Late blight disease and its management in potatoes

Late blight remains the single most important potato disease in GB. It is caused by the oomycete Phytophthora infestans which can infect foliage, stems and tubers.

Visit our library of late blight research reports

Why late blight is an issue

The pathogen can grow at a very rapid rate after infection and visible symptoms can appear in a matter of days. If infected tubers enter a store the disease can develop there, leading to huge losses. There are various genotypes (“strains”) of P. infestans present in GB, and elsewhere, which can differ in the amount of disease they cause (their aggressiveness) and their fungicide sensitivity. Changes in these characteristics have the potential to make the disease more damaging and difficult to control.

Late blight biology

The main method of dispersal of P. infestans in regions such as GB is via air-borne sporangia from infected crops, volunteers or plants in outgrade piles, although infected seed can also be a source of outbreaks.

Asexual reproduction is rapid and is the most common type. Sporangia can either infect new plants directly or they can release zoospores which disperse in water films before encysting and infecting the plant.

Sexual reproduction is less common in GB.  It occurs where the two mating types (A1 an A2) of P. infestans are present in plant tissues. Thick-walled oospores are formed which can persist in soil.

Symptoms

Late blight symptoms on leaves generally appear as irregular shaped dark spots which enlarge as the disease develops. On the upper surface a lighter green halo often surrounds the necrotic area and, on the lower surface, whitish spore–bearing mould develops around the lesions under moist conditions.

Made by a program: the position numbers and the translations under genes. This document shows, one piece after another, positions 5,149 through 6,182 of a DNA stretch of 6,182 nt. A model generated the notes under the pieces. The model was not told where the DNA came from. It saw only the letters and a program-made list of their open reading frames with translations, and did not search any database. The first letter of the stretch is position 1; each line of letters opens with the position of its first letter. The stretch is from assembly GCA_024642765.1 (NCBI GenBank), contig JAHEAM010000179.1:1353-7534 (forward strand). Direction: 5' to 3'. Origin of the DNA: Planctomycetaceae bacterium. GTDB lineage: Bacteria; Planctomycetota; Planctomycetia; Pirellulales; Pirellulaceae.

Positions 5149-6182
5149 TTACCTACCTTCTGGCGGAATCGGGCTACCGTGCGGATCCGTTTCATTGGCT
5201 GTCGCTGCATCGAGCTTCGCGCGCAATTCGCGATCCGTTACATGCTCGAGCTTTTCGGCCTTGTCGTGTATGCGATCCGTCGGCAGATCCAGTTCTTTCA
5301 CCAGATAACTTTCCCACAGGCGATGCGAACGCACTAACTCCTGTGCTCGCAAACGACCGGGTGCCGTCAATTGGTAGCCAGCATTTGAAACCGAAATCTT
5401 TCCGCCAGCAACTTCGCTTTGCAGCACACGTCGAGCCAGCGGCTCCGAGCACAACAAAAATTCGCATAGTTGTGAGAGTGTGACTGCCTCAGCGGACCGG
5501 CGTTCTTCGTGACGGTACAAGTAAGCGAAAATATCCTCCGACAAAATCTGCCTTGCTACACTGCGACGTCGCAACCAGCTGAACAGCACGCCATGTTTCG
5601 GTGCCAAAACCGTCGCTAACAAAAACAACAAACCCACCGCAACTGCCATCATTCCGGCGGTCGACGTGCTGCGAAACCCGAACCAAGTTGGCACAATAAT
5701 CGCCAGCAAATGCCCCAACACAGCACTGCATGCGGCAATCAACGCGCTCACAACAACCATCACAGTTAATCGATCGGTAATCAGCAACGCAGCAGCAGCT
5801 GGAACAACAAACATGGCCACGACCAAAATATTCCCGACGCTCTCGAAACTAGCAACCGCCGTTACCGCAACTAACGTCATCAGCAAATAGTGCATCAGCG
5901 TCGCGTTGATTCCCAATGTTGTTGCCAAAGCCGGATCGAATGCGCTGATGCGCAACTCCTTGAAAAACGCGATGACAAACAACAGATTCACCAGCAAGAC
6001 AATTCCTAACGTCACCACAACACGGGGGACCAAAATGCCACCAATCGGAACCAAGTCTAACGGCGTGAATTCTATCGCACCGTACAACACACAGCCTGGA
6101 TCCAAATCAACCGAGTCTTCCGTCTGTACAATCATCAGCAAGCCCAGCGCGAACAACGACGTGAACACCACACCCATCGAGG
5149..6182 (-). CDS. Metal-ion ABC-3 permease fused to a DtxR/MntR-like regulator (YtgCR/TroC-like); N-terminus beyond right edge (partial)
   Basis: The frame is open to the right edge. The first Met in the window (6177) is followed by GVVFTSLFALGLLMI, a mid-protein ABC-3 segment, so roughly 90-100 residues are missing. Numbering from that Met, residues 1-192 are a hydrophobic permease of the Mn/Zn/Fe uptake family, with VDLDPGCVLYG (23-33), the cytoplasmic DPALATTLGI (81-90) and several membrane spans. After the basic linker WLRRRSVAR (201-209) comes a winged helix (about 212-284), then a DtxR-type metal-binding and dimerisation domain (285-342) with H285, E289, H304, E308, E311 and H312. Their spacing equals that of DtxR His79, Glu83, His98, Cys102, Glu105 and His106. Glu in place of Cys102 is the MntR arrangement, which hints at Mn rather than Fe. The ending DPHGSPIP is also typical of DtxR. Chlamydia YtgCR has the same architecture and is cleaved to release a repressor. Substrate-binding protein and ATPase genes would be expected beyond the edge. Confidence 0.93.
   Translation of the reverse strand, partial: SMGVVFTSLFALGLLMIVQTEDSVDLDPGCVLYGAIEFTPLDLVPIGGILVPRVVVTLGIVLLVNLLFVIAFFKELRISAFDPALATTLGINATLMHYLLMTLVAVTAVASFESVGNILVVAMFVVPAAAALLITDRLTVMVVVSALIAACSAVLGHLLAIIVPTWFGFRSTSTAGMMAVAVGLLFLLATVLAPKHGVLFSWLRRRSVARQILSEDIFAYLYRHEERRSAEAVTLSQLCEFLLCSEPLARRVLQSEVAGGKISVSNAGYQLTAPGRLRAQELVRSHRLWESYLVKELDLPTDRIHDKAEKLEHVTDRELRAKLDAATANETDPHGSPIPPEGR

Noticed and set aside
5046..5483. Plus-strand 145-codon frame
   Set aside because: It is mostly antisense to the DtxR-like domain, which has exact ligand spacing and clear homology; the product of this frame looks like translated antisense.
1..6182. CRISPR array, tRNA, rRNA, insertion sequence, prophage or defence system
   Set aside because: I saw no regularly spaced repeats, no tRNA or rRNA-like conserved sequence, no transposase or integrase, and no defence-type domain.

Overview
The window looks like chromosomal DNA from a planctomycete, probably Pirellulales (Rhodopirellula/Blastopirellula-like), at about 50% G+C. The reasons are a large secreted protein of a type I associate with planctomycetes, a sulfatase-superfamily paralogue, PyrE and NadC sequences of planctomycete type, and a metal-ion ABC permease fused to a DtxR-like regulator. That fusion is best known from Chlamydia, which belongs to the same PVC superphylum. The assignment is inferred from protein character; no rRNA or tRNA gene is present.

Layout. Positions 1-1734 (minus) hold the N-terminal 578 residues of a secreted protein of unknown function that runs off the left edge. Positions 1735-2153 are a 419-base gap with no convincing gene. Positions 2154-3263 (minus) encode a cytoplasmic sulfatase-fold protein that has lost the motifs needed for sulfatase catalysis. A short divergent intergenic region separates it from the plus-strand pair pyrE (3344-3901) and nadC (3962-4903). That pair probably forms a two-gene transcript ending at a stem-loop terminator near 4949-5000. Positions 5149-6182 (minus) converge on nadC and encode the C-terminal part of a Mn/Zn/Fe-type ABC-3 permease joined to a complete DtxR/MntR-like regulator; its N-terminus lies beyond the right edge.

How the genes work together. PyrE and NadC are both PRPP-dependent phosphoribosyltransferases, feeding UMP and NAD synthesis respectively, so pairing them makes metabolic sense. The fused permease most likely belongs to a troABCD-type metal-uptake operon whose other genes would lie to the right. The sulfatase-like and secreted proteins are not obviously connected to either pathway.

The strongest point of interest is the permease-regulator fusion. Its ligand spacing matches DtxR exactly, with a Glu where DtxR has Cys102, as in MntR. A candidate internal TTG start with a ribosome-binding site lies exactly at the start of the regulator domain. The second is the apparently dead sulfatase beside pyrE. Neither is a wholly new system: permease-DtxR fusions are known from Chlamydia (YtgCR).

Tuber infection symptoms are a darker brown, sometimes purplish, area on the tuber surface. The internal rot is a reddish brown granular rot which can remain close to the surface or progress to the centre of the tuber. Rot development is irregular and sometimes threadlike through the tuber flesh. Late blight causes skin damage which allows opportunistic bacteria to invade and cause soft rotting.

Forecasting disease risk

Temperature and relative humidity are critical in determining the risk of infection by P. infestans.  Hutton Criteria are a refinement of the Smith Period and are defined as two consecutive days with a minimum temperature of 10°C, and at least six hours of relative humidity (90%). BlightSpy provides information on the occurrence of near misses and full Hutton criteria.

Late blight lesions on the underside of a leaf

Management of late blight

An IPM approach is required to deal with late blight, including:

  • Use of more blight resistant cultivars 
    • National List testing includes assessments of variety susceptibility to late blight. The ratings are provided in the Potato Variety Database
  • Control of primary inoculum sources (volunteers, outgrade piles, infected crops, seed)
  • Use of disease forecasting tools to understand blight risk and target fungicide application accordingly  
  • Control of tuber blight to avoid storage losses and primary, seed-borne inoculum for the following season

More information on managing the risk of late blight is provided in a grower guide that was last updated in 2013. It refers to pesticides that are no longer approved for use on potatoes in GB

Fight Against Blight (FAB)

Samples were collected from suspected late blight outbreaks by agronomists and others, then sent for verification and genotyping. The results were provided to industry and have also been used in research projects to improve the understanding of the disease and the changing profile of the dominant genotypes over time. 

In the video Dr David Cooke, from the James Hutton Institute (JHI), reviews the anlayses that have been possible using nearly 20 years of the AHDB- funded Fight Against Blight data.

David Cooke discussing late blight outbreaks, based on 20 years of the Fight Against Blight data

×